If that’s too long for slackers then I’d say to read pages 5-28, and 45-58 (in the physical book) at the least, or in the online version the first seven sections (separated by ***), and from the sentence “After the war, many reasonable people would speak of the aims of the Axis as irrational and of Hitler as a lunatic” through the end of the text. Though the entire essay is recommended and a quick read! So much fascinating history, so many implications and so easy to digest!!
1) How would you summarize the defining aspects and/or functions of nationalism according to Perlman’s analysis?
2)Fredy asserts that racism is an instrument implemented to consolidate and utilize repressive forms of power against the threat of The Other, by reducing people to racial identities. He carefully separates race from lived experience, cultural and religious identity, kinship, and community. Is there a core element to the concept of race which exists outside of the context of racism? That is to say, is race racist? Does race even exist?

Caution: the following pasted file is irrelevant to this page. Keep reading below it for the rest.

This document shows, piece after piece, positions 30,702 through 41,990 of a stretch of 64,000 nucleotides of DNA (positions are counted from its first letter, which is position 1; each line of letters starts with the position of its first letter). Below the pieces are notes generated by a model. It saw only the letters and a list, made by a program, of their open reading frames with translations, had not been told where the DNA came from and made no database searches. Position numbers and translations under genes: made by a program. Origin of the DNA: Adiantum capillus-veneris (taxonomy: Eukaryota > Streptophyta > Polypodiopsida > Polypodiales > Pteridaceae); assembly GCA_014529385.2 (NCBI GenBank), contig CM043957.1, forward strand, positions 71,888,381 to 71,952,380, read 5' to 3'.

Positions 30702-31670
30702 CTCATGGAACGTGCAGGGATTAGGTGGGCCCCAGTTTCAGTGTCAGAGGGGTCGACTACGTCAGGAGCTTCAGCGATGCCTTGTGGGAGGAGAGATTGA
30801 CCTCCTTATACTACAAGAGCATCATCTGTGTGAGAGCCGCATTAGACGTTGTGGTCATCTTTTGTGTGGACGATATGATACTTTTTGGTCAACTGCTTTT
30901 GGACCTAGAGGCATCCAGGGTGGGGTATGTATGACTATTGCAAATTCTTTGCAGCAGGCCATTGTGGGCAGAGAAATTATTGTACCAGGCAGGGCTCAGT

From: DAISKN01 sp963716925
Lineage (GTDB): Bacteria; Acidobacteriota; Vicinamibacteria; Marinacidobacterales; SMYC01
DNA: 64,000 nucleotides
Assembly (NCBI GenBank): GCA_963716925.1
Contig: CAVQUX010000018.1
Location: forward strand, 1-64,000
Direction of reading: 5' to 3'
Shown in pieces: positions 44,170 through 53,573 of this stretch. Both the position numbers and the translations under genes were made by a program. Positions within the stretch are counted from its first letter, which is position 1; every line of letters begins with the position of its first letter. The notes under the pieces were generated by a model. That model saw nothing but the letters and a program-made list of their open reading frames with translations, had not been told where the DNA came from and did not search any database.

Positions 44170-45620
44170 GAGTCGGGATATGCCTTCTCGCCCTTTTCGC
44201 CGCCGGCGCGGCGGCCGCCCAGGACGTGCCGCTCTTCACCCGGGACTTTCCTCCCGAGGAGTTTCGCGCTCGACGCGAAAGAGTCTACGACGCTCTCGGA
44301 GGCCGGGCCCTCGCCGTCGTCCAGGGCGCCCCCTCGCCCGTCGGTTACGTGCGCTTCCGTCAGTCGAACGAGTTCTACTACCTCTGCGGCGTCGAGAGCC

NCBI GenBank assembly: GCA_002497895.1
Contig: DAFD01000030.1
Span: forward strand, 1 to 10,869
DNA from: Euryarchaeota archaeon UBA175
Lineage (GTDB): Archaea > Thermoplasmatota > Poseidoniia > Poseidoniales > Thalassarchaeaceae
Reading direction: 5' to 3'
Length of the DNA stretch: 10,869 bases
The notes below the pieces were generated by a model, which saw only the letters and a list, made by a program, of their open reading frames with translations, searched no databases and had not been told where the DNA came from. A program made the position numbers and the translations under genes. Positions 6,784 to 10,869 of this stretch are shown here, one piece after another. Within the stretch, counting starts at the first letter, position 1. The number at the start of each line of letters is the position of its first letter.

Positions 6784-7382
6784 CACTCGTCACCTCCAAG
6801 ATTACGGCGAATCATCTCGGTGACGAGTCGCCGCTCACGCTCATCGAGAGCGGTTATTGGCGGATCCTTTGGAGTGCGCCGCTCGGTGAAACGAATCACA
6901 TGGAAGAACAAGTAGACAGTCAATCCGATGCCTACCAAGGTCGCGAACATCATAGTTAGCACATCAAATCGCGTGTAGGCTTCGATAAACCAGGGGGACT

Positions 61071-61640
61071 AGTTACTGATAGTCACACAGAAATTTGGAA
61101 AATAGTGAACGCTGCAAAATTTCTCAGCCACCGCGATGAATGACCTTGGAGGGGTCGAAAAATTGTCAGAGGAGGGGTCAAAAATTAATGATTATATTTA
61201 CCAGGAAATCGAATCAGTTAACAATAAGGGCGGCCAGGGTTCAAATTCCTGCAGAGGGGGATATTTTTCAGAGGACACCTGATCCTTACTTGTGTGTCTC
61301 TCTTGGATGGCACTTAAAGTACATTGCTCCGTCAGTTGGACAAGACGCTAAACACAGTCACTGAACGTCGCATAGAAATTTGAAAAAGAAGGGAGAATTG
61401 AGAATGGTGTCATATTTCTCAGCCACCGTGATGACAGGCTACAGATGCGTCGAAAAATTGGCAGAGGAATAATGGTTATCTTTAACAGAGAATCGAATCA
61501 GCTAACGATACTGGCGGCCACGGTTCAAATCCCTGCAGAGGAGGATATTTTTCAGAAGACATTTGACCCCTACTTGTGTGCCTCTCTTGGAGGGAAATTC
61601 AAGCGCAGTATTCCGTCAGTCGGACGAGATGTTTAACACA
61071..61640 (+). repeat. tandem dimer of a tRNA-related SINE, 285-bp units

3) In our current epoch of post-modernism, where people who comprise most popular liberation movements have already been born into a society lacking any real connection to their ancestral/cultural histories, what else do they have to lose or what are other detriments to organizing on lines of racial or national identity (black liberation, post-occupy decolonize movement, etc.)?
4) Fredy leaves us with a horrifying conclusion–that nationalism is the most practical option for the oppressed, posing the question “What concentration camp manager, national executioner or torturer is not a descendent of oppressed people?” Is it possible to organize a liberatory movement that actually destroys power rather than inverting it? Why or why not, or what would that look like?